RomanP
  • Barry E. LaDuke
    Barry E. LaDuke Member Posts: 16
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    Lower flow seems to be a pretty quick partial solution. Given the 45 gpm total flow, 14 tankless would cover it with built-in redundancy if one fails for any reason.

    Tankless capacity: BTU/h input / 500 / delta-T = gpm per tankless.
    (Times EF rating for true gpm output)

    199,900 BTU/h / 500 <8.33 x 60 minutes rounded> / 125 degree rise = 3.2 gpm/tankless. 45 gpm / 3.1 gpm x .97 = 15 tankless and will never run out and will not need to heat storage while not in use.

    Reduce the flow and reduce the number of tankless needed.

    There was an error rendering this rich post.

  • Canucker
    Canucker Member Posts: 722
    edited February 2018
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    Do you know why they need 45 GPM of fresh water for cleaning? There are different ways to clean the tanks that could use less water, depending on set up. Do the tanks need elevated temp for disinfection? Can the tanks be heated or are they just receiving vessels? Are those heads on different ports of the same vessel during the cleaning?
    You can have it good, fast or cheap. Pick two
  • Larry Weingarten
    Larry Weingarten Member Posts: 3,330
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    Hello, Another thought would be to use shower heat exchangers in the drain line, capture heat and return it to use. You should easily be able to capture half or more of the otherwise wasted heat.

    Yours, Larry
    DZoro
  • Nycwrenchturn
    Nycwrenchturn Member Posts: 19
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    Just an update . I installed a lochinvar 501 and it kicks butt . Highly recommend it
  • RomanP
    RomanP Member Posts: 102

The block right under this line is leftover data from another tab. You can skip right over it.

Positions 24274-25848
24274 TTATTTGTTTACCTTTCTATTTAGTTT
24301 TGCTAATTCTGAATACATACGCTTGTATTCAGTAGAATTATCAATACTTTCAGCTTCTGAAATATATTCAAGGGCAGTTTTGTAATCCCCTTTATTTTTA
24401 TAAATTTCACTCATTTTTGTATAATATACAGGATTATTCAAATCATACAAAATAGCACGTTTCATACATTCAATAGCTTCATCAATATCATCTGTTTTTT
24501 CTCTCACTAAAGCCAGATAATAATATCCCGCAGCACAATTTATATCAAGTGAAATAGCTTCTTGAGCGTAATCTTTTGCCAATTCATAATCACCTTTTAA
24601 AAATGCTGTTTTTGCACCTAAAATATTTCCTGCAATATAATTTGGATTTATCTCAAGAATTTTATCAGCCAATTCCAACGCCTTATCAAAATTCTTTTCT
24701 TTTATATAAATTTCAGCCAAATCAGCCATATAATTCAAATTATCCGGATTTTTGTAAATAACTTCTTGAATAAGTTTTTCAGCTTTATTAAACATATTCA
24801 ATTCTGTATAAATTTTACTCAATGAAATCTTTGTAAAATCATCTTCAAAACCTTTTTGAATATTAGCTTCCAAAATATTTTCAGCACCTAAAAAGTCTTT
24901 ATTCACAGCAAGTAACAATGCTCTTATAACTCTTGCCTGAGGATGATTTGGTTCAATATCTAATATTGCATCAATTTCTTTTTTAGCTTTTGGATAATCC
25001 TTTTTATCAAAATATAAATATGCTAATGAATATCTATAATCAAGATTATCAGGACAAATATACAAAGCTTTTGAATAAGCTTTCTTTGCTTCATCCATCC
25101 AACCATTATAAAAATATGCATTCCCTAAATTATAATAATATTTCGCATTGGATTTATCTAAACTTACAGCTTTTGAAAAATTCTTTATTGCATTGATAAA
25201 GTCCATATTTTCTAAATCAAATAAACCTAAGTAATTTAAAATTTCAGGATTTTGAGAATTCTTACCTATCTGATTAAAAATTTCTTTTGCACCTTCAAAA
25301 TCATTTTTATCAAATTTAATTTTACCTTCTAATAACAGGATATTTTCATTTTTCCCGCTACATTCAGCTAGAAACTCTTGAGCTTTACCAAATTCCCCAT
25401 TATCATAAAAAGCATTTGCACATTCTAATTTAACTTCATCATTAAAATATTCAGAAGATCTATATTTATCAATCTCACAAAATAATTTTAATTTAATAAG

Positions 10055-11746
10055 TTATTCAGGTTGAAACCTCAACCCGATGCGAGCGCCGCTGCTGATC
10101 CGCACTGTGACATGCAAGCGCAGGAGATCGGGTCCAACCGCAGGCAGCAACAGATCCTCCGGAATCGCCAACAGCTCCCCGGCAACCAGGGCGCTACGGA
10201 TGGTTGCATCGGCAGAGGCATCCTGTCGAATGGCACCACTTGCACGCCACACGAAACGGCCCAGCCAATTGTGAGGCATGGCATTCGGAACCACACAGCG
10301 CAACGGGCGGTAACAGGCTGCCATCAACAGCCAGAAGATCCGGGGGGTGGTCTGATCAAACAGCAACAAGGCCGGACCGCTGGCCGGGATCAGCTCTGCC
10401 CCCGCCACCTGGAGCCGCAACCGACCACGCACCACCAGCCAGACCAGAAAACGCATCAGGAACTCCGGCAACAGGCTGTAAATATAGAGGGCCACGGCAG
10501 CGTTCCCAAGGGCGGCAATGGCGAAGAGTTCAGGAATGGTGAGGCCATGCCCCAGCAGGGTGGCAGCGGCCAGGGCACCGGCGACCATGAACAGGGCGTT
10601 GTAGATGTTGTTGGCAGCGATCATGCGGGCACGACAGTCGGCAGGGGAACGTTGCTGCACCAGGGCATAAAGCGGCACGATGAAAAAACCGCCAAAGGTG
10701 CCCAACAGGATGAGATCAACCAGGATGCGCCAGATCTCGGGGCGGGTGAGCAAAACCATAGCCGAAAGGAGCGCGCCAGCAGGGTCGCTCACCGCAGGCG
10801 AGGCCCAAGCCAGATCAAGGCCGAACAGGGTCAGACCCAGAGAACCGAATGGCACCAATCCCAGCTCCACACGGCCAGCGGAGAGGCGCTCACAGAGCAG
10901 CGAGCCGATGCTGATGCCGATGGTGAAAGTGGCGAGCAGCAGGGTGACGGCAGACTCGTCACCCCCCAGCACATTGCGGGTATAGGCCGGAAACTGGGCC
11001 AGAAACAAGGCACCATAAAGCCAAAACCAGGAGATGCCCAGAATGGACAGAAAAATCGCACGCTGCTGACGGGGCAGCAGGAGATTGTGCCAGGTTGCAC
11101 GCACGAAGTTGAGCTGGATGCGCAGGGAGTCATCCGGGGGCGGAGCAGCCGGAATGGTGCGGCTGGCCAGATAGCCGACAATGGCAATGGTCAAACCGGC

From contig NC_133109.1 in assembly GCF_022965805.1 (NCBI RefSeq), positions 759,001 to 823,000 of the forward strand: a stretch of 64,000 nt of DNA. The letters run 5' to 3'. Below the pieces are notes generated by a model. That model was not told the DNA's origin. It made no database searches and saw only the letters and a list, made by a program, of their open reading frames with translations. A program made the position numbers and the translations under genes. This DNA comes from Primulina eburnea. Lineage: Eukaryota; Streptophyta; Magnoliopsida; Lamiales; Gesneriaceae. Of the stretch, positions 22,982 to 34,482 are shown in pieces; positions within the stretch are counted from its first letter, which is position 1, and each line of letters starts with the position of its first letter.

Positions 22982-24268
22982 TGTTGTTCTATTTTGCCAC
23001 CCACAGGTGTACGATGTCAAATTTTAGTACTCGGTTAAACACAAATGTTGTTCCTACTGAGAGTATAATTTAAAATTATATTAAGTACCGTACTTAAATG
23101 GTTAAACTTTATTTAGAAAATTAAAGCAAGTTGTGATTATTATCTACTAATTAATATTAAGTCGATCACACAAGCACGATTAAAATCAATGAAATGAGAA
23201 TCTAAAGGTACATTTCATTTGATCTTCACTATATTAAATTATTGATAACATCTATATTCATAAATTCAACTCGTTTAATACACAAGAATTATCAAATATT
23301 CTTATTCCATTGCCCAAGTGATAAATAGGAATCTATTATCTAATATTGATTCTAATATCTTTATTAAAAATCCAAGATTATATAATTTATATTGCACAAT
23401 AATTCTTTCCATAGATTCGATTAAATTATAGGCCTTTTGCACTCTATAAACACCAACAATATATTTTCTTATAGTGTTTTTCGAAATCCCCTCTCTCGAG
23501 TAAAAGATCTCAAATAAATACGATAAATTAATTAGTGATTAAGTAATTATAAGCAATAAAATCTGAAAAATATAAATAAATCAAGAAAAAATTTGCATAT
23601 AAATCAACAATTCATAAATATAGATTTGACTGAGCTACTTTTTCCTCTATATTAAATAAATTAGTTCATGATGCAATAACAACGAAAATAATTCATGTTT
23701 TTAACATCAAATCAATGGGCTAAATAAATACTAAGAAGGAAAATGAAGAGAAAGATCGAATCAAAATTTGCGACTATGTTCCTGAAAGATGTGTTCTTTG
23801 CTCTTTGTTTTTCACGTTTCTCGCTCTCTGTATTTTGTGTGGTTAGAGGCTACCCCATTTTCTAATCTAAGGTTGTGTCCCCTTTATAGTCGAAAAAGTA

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    Just go tankless. Set of 8 cascaded should do it. Make sure brand you choose has good commercial warranty. Off the top of my head each should run 2 gpms at that temp rise. That’s 16 gpms on coldest day. Build a cascade system with common venting and common headers. Done deal. 1.6 mill btus is normal

    Please do thorough research at how many gpms at 120 degree rise. I think I’d go with this setup. Plus you get solid redundancy. If one or two units go out, he won’t stay out of business as opposed to having big single unit. Plus he should get maximum efficiency.
  • Jack
    Jack Member Posts: 1,047
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    Years ago I had a process hot water system that need twice a day high/hot flows. For that particular system I wanted to get to the highest flow from each of the tankless in a rack. As the tankless are flow restricted at high temp rise I was going to need a lot of them. Instead I put two 120 gallon tanks ahead of the rack of tankless. I think it was 6, 199,000btu Rinnai. Given that the water was needed on a schedule, twice a day I had the bank of tankless preheat the two tanks to 120 just before the call. Once up to temp when the call came I was getting 8gpm output per tankless at the required high temp. Wish I could detail that better but it was 16 yrs ago
    Solid_Fuel_Man